Which country has the most animals

Which animal is the most common in the world?

4.4 times 10 to the power of 20 - that corresponds to 57 billion individuals per person: The nematodes are the most common animals on our planet, according to an inventory. The total biomass of the tiny soil dwellers thus corresponds to around 300 million tons. This turns the tiny ones into giants in the carbon cycle of the earth and thus presumably also global players in the context of climate change, say the researchers. As they emphasize, the worms could play a crucial role, especially in the thawing permafrost soils of the north.

It is teeming under our feet - that has been clear for a long time: the various representatives of the nematodes, also known as nematodes, often reach high population densities in the subsurface. These beings are mostly microscopic, colorless worms that have adapted to almost all terrestrial and aquatic ecosystems on earth. “Nematodes take on important functions for the nutrient cycle in the soil and thus for plant growth and soil fertility. Nevertheless, the numerical distribution of these soil organisms on our earth was only based on rough estimates, ”explains Karin Hohberg from the Senckenberg Museum für Naturkunde in Görlitz.

Counting worms was the order of the day

In order to gain more detailed information about these important tiny creatures, Hohberg and her colleagues examined and analyzed a total of 6759 soil samples from all regions and from all continents of the world under the microscope. They then used the results of the counts as a basis for projections in order to model the global population and distribution of nematode worms living in the ground.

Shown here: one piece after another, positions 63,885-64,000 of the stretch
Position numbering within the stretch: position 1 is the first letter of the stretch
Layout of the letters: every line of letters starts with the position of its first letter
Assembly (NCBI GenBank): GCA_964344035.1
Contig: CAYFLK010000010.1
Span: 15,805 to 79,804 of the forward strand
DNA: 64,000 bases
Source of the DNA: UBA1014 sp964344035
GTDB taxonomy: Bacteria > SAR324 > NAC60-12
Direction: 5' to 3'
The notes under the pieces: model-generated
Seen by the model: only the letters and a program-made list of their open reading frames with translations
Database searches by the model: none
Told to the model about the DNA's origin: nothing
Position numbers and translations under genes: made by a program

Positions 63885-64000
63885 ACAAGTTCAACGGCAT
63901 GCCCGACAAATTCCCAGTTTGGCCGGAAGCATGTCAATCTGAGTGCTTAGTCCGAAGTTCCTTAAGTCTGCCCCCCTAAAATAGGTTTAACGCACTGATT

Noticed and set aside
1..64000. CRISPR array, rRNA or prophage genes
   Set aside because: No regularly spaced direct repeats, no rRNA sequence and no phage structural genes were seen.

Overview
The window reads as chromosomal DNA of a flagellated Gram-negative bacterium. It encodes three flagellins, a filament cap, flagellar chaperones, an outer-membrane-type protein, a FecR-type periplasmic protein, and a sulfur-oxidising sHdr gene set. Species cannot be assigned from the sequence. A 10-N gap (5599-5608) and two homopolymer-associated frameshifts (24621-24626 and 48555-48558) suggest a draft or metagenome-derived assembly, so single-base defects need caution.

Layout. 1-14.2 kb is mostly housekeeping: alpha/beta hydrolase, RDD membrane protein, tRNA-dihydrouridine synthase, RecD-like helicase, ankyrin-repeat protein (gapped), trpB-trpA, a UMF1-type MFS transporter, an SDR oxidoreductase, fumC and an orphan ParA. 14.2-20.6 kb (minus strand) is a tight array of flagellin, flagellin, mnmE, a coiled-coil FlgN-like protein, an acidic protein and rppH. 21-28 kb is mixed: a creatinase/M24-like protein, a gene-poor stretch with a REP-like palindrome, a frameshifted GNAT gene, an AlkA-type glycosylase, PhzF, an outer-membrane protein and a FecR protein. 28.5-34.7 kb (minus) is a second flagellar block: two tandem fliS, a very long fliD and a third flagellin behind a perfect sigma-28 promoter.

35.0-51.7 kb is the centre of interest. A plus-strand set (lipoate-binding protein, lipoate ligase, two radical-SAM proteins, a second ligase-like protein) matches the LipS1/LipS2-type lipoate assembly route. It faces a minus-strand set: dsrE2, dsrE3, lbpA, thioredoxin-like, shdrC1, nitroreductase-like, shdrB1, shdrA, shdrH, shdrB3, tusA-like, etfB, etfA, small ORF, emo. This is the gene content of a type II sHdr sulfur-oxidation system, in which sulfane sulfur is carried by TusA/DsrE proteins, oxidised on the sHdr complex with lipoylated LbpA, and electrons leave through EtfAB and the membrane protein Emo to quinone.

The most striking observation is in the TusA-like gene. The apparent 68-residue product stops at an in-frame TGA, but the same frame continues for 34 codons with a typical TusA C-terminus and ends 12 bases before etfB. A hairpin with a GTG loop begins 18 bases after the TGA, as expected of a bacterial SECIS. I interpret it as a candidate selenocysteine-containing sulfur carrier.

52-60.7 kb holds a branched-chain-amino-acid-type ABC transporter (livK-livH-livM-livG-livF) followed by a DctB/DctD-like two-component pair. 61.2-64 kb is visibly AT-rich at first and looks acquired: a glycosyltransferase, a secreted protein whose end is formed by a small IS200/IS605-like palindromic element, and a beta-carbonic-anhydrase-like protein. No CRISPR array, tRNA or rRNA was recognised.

"Although we knew that nematodes occur in very high numbers - often more than a million per square meter of soil in our latitudes - the results are astonishing," reports Hohberg: "According to our calculations, there are around 57 billion nematodes per person". With regard to their biomass, that means in turn: the bottom line is that they weigh 300 million tons. “That corresponds to 80 percent of the mass of the current human world population,” compares the scientist.

Critical role in the context of climate change?

As the researchers report, there is a special distribution of populations on earth: the number and mass of nematodes decrease significantly from the subarctic regions to the equator. 38.7 percent of the nematodes live in the boreal forests and tundras of North America, Scandinavia and Russia, 24.5 in the temperate zones and only 20.5 percent in the tropics and subtropics. "This is the opposite of the picture that we know above the ground - the tropics are the most animal-rich here," says Hohberg.

According to the scientists, the particular geographical distribution of the roundworms is important for their role in the context of climate change. Specifically: Their mining activity may be extremely problematic, because the soils of the Arctic and Sub-Arctic form large carbon reservoirs in which enormous amounts of greenhouse gases are bound. "Since nematodes and all other soil animals are more active at higher temperatures, the higher the heat in these regions, they may also release more and more carbon, which in turn can lead to a rise in temperature in the form of the greenhouse gas carbon dioxide," says Hohberg.

So it makes a lot of sense to keep a close eye on the reactions of the most common animals in the world, say the scientists. "Our study should help to better understand the role of soil organisms in the global cycle of materials and thus, among other things, to better assess the effects in and on climate change," concludes Hohberg.

Source: Senckenberg Research Institute and Nature Museums, Article: Nature, doi: 10.1038 / s41586-019-1418-6

19th August 2019

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